DELPHI, Ind. — Special Judge Fran Gull of Allen County, pressed into service to oversee the case of the man accused of killing teenagers Libby German and Abby Williams east of Delphi in 2017, told the prosecutor and defense attorneys on Friday that she doubts Richard Allen can stand trial in late March, as originally scheduled by the Court.

During a ten-minute long hearing to consider three motions, Judge Gull, on assignment from the Indiana Supreme Court, said the “extraordinary voluminous” number of documents the State must provide to the Defense under Discovery, “thousands and thousands” of pages, makes it unlikely that Allen’s attorneys will have enough time over the next two months to digest the evidence and launch their own independent investigation in an attempt to defend their client.

After the hearing, Defense Attorney Bradley Rozzi was asked if he could be ready to go in late March as originally scheduled.

“In terms of a trial? I think we all know where we are with that at this point,” said Rozzi, alluding to his acknowledgment of the judge’s evaluation of the tight timetable. “Anybody who has hung around a courtroom for any period of time would probably be able to draw a conclusion about where we are with that.”

Lafayette Defense Counsel Earl McCoy, who is not connected to the case, pointed out the challenge Allen’s lawyers were up against.

”Absolutely no way this can be tried in March. No way at all, and everybody, any attorney would know that, both attorneys have known that from the beginning. I think the judge knew that from the beginning,” he said. ”At this point its too early to even pick a trial date, so, the attorneys suggested we give them another month to get through the Discovery and at that point, one, they’ll have a better idea of how long it will take to become prepared for trial, and also how long the trial will last.”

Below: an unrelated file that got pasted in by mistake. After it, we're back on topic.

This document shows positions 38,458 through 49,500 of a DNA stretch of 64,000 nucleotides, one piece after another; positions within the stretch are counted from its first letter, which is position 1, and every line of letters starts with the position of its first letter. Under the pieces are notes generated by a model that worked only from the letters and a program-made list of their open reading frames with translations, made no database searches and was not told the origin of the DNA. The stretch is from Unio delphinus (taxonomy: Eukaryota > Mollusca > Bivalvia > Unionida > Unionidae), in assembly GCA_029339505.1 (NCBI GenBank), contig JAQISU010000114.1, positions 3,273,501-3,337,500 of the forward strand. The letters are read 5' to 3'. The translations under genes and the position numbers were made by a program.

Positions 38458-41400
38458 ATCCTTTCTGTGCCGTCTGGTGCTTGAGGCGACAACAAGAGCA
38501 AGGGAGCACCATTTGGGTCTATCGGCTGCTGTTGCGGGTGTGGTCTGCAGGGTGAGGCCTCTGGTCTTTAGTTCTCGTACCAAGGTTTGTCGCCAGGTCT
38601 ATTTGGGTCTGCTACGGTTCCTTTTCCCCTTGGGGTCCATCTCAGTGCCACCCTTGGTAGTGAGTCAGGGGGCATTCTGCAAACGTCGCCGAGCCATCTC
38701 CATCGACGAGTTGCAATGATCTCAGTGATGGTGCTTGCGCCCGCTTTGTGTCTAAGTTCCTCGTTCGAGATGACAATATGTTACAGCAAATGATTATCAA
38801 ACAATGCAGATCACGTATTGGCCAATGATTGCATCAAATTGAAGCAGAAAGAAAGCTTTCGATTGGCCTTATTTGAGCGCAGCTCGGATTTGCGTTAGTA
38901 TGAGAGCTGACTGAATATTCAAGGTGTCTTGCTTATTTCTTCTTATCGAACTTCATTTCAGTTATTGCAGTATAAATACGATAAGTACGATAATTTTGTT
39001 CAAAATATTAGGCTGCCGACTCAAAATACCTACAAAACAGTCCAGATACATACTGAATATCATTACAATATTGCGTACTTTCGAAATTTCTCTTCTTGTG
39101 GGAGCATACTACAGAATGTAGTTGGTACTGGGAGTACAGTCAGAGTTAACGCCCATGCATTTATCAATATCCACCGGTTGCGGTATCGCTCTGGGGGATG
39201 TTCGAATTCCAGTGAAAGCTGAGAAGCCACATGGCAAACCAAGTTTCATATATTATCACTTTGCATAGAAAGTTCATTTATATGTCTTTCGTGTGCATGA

Judge Gull said she would take up the issue of delaying the trial during a bond hearing set for Feb. 17.

“Rick is doing not terrifically but he’s staying mentally tough right now,” said Attorney Andrew Baldwin, who saw his client led into the courtroom by a pair of armed Indiana Department of Corrections officers in waist and leg shackles and wearing a protective vest.

“The State has the burden at the hearing on Feb. 17 so we will be ready to roll and will be asking for him to be released.”

The families of Libby and Abby filled half the seats in the Carroll Circuit courtroom on Friday.

Undoubtedly, they will be back for Allen’s bail hearing next month, six years and four days after their girls were murdered.